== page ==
Suli: It's not something, I pay too much attention to. It would require too much effort to monitor. I just make sure all my material that is available is properly tagged, and credited so that there is no confusion as to the origin of the material. As long as people can be directed back to more of my work and become fans, that is my main priority
Ebenezar: Still talking Social Media and the internet, you leveraged on the internet to distribute your work to many people around the world, and like I earlier said millions get your message through this medium. What's your advice to youths out there on the effective use of Social Media?
Suli: "Think global, not local". Great words. It means that once your on social media you should be aware that you are not open for a global audience to receive you material. This is something you should take into account when branding, distributing and marketing. Being consciously aware of different times zones, can have a big impact on the effectiveness of your work spreading.
Ebenezar: You've got this #MGMChallenge thing on Social Media, what's it about?
Suli: #MGMchallenge is a concept derived from my first single "Message form the Millennial Generation". It is based on the concept that as a generation, we have a voice that can be channelled through the use of new means such as social media, rather than just the traditional means. I think we often get such a bad rap as a generation, consistently criticised for not participating in systems we do not believe in. So I teamed up with AMAZERS to create a platform which allows people to submit their own manifestos, for the whole world to see. We are getting submissions from all over the world, you can view them at amazers.com/mgm.
Ebenezar: I read a piece about you on The Independent, and you advised teachers to incorporate social media into classes. You've also been vocal, through your poems and talks, on how you think the school system needs to be redesigned to fit this current age. What will the ideal school look like for you?
Suli: I can't speak much to practicality of what an ideal school would be, as I'm not an expert in that area, but I would like there to be a shift in mentality. That there should be an emphasis on different styles of learning.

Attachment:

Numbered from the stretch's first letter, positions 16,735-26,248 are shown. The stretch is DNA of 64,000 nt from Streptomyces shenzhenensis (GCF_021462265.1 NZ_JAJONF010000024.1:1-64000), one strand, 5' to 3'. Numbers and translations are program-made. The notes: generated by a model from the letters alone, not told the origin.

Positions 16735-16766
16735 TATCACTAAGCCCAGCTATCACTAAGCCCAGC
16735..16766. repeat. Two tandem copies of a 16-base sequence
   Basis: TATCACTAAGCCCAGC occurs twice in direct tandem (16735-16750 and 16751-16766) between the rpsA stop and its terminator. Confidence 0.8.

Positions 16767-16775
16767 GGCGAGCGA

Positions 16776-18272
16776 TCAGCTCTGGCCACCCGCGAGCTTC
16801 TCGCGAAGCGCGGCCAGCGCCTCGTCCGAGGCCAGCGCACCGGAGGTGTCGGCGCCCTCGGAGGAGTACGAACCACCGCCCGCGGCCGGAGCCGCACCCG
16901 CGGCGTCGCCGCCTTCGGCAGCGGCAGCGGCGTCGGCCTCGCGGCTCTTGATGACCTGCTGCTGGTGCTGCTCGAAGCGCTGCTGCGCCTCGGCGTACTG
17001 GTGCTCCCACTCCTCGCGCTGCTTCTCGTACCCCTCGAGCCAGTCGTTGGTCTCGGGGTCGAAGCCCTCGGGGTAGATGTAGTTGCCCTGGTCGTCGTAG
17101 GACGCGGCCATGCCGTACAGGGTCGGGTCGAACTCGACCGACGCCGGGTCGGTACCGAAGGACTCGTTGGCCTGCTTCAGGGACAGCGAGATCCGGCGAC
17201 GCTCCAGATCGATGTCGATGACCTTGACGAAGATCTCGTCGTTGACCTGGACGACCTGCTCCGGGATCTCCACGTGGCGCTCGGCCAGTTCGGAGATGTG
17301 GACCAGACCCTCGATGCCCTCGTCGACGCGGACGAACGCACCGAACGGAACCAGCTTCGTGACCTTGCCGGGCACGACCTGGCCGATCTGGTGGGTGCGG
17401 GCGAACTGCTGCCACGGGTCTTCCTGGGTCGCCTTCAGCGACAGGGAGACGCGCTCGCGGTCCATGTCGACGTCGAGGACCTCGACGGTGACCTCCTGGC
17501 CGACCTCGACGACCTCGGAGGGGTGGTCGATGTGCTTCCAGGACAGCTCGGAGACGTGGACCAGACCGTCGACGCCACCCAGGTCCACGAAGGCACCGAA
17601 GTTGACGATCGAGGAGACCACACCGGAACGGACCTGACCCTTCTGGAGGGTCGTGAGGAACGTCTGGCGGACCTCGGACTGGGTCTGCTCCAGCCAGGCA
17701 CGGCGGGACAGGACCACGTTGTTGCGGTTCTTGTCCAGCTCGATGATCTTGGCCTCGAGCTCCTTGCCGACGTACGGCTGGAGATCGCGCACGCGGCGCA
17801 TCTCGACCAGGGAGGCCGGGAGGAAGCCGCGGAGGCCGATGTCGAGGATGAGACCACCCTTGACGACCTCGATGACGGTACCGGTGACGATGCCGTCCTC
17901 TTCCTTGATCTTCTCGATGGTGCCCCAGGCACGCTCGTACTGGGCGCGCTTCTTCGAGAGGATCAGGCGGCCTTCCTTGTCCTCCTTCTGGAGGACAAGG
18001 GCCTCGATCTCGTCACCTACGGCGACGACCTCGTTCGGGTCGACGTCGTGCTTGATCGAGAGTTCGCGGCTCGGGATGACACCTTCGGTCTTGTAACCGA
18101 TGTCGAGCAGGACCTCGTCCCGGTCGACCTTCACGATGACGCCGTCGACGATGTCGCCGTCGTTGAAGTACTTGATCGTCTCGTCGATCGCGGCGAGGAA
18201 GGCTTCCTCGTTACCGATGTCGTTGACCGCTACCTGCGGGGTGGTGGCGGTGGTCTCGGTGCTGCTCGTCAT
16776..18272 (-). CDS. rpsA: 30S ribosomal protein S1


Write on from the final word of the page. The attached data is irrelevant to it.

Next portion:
|Suli on BBC 1Xtra's Live Lounge|
Ebenezar: Unemployment seems to be one major problem the current style of learning hasn't been able to solve. What's your advice to unemployed youths out there?
Suli: I would say they could perhaps expand their horizons past the current options available to them. I think there are plenty opportunities in this day and age for people to create their own job, which I am a big advocate of. At the same time, I am aware that this is easier said than done, so I also add that they be patient, and not afraid to start from the bottom and work their way up. A lot of people are afraid to work for free, for a later opportunity.
Ebenezar: Before your degree in Law, you accepted a scholarship to play basketball; do you still do any sports?
Suli: Not so much, I try do to the gym from time to time, just to stay in shape. I joined a local league 1 week, but with my schedule not sure how much I will get to participate.
Ebenezar: After releasing the Dorm Room EP and a few videos, are you working on any album soon?
Suli: Yup, "Message From The Millennial Generation" is the first release from the album, you can hear that on my youtube channel now. Album should be out in the summer hopefully.
Ebenezar: Thank you so much for speaking with me Suli.
Suli: No problem at all. Thanks for your time.
Food for the Soul: "Respect and obey the LORD, this is the beginning of wisdom. To have understanding, you must know the Holy God" (Proverbs 9:10, CEV)
(Images Credit: Suli Breaks, TEDxHouseofParliament, BBC)
1- World Intellectual Property Organization, WIPO, http://www.wipo.int/ip-outreach/en/ipday/